Roy Scranton is the author of the novel War Porn (Soho Press, 2016) and the philosophical essay Learning to Die in the Anthropocene (City Lights, 2015). His journalism, essays, fiction, poetry, and reviews have been published in The Nation, Rolling Stone, the New York Times, LIT, Boston Review, Prairie Schooner, Los Angeles Review of Books, Contemporary Literature, The Appendix, and elsewhere. He is also one of the editors of Fire and Forget: Short Stories from the Long War (Da Capo, 2013). He holds a Ph.D. in English from Princeton and an M.A. from the New School for Social Research, and teaches creative writing in the Department of English at the University of Notre Dame.
16 February 2016
The New Nature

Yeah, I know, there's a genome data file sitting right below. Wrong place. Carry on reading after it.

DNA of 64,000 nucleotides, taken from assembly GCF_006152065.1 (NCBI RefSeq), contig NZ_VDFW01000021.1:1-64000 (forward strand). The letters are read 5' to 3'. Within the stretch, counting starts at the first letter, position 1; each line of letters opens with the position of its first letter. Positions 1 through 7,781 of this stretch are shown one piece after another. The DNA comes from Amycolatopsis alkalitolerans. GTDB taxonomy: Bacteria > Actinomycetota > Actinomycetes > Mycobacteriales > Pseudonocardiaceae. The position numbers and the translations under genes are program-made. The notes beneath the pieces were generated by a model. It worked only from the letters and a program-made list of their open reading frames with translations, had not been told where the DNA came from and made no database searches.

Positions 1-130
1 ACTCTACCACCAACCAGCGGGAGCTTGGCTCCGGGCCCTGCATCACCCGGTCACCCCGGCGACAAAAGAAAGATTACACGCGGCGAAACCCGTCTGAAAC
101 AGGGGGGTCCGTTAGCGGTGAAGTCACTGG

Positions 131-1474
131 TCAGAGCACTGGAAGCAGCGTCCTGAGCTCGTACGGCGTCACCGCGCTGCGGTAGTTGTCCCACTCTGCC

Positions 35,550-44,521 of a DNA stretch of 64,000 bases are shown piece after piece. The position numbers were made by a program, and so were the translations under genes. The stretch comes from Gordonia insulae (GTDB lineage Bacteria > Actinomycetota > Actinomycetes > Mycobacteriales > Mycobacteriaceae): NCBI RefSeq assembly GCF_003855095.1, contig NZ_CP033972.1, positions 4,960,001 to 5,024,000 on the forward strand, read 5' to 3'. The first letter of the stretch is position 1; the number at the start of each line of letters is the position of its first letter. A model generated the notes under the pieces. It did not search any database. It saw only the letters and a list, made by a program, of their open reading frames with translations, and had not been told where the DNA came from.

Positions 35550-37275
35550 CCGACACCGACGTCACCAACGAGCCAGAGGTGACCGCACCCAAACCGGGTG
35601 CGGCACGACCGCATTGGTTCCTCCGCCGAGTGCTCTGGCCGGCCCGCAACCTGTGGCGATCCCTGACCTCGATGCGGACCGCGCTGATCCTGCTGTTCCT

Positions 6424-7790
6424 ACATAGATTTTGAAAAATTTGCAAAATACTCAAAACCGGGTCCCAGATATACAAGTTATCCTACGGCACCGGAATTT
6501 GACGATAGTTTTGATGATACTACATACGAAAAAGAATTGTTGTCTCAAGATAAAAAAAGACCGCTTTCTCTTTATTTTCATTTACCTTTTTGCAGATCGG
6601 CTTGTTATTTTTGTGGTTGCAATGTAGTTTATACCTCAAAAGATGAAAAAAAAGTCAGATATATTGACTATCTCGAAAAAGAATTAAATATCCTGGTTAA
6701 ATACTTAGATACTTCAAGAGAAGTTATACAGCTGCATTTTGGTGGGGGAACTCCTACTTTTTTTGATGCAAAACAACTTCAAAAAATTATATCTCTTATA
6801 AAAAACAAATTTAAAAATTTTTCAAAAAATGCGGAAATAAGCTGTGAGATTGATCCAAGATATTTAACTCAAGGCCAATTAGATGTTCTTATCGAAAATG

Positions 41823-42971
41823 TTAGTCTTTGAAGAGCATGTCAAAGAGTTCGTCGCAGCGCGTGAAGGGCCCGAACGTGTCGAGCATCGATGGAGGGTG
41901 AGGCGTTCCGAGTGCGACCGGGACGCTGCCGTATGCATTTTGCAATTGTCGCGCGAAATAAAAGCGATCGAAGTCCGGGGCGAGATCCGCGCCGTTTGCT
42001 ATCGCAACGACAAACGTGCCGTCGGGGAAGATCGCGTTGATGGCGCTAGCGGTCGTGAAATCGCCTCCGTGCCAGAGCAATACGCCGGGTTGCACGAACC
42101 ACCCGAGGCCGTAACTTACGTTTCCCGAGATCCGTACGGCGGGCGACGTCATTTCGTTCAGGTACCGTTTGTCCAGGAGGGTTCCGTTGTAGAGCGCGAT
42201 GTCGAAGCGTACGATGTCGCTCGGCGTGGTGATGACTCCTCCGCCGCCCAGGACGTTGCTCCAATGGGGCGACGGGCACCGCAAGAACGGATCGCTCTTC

Nature has always been political. The human-nature binary has shaped politics for centuries, centuries that saw a handful of Western European nations and the United States (read, “human”) dominate the rest of the world (read, “nature”) through resource extraction, fossil-fueled industrialization, slavery, genocide, and war. That domination hasn’t ended, but the Manichaean ideology behind it has been unsettled by climate change and undermined by the idea of the Anthropocene: that Homo sapiens is now a geologic force. “Humans” are radically reshaping “nature,” whether we like it or not. What this means for human agency is perhaps the most urgent challenge the Anthropocene poses.